Large-scale landslides at volcanic islands are one of the most dangerous geological phenomena, able to generate tsunamis whose effects can propagate far from the source. However, related deposits are scarcely preserved on-land in the geologic records, and are often difficult to be interpreted. Here we show the discovery of three unprecedented well-preserved tsunami deposits related to repeated flank collapses of the volcanic island of Stromboli (Southern Italy) occurred during the Late Middle Ages. Based on carbon datings, on stratigraphic, volcanological and archaeological evidence, we link the oldest, highest-magnitude investigated tsunami to the following rapid abandonment of the island which was inhabited at that time, contrary than previously thought. The destructive power of this event is also possibly related to a huge marine storm that devastated the ports of Naples in 1343 (200 km north of Stromboli) described by the famous writer Petrarch. The portrayed devastation can be potentially attributed to the arrival of multiple tsunami waves generated by a major landslide in Stromboli island, confirming the hypothetical hazard of these phenomena at a regional scale.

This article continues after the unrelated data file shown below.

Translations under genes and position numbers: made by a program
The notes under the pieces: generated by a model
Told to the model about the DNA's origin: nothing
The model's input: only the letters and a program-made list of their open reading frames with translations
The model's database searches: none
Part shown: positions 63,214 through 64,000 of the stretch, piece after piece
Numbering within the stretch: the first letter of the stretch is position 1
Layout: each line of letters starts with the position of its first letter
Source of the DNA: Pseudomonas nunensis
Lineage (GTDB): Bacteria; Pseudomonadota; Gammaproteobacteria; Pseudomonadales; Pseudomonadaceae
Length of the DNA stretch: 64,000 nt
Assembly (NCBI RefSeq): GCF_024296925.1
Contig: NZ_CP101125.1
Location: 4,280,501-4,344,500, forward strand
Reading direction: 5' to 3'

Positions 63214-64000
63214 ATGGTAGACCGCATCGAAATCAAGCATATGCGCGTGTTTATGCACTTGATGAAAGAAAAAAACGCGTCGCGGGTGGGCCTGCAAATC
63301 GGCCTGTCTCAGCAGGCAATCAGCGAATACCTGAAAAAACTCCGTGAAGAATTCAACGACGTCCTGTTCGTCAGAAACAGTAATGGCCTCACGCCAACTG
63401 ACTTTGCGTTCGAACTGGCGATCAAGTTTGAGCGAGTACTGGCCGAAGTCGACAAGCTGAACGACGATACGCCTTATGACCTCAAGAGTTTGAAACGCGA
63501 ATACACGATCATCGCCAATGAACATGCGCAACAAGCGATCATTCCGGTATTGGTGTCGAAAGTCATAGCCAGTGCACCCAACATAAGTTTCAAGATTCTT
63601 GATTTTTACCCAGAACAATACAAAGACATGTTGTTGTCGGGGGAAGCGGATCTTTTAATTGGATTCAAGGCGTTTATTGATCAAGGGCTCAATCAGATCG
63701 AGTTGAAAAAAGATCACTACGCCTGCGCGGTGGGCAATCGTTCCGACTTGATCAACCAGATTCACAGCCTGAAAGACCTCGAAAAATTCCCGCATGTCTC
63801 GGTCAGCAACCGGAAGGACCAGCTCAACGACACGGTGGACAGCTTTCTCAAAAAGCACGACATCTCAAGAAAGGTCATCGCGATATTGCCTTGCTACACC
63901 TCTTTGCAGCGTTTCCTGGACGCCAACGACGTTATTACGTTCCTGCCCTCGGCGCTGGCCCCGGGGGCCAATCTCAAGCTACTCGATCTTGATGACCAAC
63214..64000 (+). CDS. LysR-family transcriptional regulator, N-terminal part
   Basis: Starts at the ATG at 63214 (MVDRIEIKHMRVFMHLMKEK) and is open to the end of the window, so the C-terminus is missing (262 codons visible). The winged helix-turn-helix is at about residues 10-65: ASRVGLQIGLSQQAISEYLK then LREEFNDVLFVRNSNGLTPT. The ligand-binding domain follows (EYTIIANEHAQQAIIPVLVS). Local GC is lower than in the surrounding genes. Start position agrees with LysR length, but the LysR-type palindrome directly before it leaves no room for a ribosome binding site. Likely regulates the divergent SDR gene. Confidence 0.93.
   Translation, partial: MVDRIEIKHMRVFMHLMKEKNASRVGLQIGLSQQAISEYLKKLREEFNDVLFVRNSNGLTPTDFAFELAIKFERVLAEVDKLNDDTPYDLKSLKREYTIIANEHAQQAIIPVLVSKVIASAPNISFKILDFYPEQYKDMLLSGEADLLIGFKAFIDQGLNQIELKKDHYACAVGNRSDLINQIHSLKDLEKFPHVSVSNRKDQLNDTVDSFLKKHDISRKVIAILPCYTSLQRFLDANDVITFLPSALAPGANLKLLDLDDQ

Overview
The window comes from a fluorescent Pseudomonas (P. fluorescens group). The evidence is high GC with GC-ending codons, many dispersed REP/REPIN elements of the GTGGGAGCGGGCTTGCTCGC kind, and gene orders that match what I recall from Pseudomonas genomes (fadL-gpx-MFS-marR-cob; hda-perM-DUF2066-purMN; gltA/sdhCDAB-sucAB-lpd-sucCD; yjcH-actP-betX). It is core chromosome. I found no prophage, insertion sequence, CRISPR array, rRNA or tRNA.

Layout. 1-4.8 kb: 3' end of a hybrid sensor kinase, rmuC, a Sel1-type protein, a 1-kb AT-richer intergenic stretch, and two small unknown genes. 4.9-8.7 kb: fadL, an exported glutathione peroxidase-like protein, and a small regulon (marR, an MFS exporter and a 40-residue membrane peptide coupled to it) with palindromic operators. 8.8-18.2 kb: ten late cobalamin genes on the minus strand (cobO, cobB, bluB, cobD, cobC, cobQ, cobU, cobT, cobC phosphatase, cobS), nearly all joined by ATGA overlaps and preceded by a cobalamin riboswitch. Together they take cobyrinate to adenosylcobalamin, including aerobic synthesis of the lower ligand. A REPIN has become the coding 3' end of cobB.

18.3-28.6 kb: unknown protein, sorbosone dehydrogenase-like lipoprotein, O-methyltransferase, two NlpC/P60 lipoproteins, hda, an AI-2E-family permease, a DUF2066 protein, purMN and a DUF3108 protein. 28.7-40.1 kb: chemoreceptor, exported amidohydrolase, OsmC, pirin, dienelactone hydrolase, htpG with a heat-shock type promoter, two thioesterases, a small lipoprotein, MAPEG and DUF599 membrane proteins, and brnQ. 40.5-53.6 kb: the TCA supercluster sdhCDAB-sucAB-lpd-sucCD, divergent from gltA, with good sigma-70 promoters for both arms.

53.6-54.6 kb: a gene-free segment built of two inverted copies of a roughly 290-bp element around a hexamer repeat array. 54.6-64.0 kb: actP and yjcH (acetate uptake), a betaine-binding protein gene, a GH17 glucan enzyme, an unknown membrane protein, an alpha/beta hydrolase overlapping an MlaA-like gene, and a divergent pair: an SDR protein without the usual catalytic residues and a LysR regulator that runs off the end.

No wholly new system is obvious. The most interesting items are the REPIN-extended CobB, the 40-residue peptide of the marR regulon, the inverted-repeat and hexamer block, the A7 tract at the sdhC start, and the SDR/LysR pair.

Rosi, M.; Levi, S. T.; Pistolesi, M.; Bertagnini, A.; Brunelli, D.; Cannavo, V.; Renzoni, A. Di; Ferranti, F.; Renzulli, A.; and Yoon, D., "Geoarchaeological Evidence of Middle-Age Tsunamis at Stromboli and Consequences for the Tsunami Hazard in the Southern Tyrrhenian Sea" (2019). CUNY Academic Works.